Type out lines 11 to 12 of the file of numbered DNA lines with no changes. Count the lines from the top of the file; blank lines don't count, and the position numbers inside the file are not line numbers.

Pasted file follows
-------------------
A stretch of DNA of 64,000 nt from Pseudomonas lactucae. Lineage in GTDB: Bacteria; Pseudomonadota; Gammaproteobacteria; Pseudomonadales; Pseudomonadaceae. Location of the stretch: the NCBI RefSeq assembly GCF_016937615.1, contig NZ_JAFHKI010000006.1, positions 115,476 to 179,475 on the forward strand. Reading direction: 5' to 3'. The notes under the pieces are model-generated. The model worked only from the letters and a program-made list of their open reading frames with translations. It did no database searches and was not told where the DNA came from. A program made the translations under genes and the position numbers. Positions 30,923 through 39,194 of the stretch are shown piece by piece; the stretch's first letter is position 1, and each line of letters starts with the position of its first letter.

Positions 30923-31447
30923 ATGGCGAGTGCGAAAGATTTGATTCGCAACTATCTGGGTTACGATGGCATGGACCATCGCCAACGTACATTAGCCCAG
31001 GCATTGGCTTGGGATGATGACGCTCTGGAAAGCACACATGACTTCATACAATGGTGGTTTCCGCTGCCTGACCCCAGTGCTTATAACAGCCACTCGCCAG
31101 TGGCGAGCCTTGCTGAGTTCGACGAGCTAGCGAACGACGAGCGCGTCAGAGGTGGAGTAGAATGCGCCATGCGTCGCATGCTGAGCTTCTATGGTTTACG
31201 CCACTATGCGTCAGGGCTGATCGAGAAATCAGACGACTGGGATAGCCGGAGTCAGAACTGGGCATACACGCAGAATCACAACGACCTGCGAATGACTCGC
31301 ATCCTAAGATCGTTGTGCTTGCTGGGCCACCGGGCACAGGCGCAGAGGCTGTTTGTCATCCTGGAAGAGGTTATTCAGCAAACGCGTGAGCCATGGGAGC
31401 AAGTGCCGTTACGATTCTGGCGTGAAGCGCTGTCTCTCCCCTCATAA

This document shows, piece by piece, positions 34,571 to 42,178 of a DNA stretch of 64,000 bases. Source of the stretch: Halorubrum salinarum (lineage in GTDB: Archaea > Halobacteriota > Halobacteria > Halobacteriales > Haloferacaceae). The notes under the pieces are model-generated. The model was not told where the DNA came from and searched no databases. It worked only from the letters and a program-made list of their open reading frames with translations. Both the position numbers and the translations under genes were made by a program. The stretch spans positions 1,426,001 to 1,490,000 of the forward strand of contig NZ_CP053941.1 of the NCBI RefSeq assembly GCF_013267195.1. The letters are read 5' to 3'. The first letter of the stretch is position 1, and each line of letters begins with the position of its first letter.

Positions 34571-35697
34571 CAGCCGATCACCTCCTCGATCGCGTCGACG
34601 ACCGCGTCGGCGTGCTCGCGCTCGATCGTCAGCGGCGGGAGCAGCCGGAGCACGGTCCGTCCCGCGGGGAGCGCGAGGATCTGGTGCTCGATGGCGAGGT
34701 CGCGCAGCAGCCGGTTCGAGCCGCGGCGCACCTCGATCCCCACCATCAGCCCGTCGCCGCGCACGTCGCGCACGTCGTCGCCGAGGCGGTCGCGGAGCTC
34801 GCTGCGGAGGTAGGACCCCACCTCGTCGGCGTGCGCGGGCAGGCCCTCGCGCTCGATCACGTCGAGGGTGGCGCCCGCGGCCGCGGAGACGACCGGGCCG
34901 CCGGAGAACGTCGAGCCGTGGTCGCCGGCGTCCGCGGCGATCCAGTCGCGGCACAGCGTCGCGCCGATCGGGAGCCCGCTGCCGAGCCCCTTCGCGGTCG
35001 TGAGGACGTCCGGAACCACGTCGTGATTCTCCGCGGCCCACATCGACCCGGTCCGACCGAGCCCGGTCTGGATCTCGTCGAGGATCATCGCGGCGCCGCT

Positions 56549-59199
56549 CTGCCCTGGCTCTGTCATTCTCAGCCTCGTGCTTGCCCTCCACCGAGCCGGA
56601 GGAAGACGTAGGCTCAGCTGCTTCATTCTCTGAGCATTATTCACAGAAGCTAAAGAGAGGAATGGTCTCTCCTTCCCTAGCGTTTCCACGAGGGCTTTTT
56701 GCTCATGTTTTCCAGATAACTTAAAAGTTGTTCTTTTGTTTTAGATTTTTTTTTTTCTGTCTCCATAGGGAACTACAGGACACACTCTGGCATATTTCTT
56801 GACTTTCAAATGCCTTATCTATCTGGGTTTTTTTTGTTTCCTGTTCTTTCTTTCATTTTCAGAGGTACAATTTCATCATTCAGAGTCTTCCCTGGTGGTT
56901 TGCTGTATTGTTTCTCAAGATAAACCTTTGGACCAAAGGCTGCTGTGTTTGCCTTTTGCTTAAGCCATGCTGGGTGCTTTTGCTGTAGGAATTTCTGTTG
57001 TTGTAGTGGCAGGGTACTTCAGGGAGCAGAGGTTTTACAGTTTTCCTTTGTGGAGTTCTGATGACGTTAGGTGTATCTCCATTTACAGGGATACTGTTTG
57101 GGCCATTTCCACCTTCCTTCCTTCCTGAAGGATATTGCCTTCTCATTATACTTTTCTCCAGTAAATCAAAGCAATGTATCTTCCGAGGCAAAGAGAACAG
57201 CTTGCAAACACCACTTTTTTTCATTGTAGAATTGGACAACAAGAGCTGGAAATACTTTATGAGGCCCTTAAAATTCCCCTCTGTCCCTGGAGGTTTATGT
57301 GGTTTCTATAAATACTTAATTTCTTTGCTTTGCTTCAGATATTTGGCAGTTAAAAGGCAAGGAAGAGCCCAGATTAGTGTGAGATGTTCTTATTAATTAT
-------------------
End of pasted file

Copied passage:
34571 CAGCCGATCACCTCCTCGATCGCGTCGACG
34601 ACCGCGTCGGCGTGCTCGCGCTCGATCGTCAGCGGCGGGAGCAGCCGGAGCACGGTCCGTCCCGCGGGGAGCGCGAGGATCTGGTGCTCGATGGCGAGGT